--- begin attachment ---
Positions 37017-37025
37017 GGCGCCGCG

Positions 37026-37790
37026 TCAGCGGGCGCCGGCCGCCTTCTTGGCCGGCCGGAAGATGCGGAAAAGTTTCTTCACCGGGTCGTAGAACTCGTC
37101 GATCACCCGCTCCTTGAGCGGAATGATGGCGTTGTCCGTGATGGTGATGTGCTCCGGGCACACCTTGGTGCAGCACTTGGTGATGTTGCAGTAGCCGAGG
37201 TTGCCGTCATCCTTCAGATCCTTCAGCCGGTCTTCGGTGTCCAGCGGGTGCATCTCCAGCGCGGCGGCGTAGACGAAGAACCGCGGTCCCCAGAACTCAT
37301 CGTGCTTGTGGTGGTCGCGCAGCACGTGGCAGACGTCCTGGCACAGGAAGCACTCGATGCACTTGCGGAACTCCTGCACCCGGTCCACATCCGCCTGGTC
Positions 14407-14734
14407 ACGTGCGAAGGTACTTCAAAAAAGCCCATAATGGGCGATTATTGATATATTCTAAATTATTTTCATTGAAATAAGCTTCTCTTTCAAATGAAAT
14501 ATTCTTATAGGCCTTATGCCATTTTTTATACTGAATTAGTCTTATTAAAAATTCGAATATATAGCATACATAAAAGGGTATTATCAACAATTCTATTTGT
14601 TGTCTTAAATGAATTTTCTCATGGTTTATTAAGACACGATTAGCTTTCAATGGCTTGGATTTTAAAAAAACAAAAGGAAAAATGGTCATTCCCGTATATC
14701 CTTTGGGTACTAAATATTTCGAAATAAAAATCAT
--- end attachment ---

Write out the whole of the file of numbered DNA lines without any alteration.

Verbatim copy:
Positions 37017-37025
37017 GGCGCCGCG

Positions 37026-37790
37026 TCAGCGGGCGCCGGCCGCCTTCTTGGCCGGCCGGAAGATGCGGAAAAGTTTCTTCACCGGGTCGTAGAACTCGTC
37101 GATCACCCGCTCCTTGAGCGGAATGATGGCGTTGTCCGTGATGGTGATGTGCTCCGGGCACACCTTGGTGCAGCACTTGGTGATGTTGCAGTAGCCGAGG
37201 TTGCCGTCATCCTTCAGATCCTTCAGCCGGTCTTCGGTGTCCAGCGGGTGCATCTCCAGCGCGGCGGCGTAGACGAAGAACCGCGGTCCCCAGAACTCAT
37301 CGTGCTTGTGGTGGTCGCGCAGCACGTGGCAGACGTCCTGGCACAGGAAGCACTCGATGCACTTGCGGAACTCCTGCACCCGGTCCACATCCGCCTGGTC
Positions 14407-14734
14407 ACGTGCGAAGGTACTTCAAAAAAGCCCATAATGGGCGATTATTGATATATTCTAAATTATTTTCATTGAAATAAGCTTCTCTTTCAAATGAAAT
14501 ATTCTTATAGGCCTTATGCCATTTTTTATACTGAATTAGTCTTATTAAAAATTCGAATATATAGCATACATAAAAGGGTATTATCAACAATTCTATTTGT
14601 TGTCTTAAATGAATTTTCTCATGGTTTATTAAGACACGATTAGCTTTCAATGGCTTGGATTTTAAAAAAACAAAAGGAAAAATGGTCATTCCCGTATATC
14701 CTTTGGGTACTAAATATTTCGAAATAAAAATCAT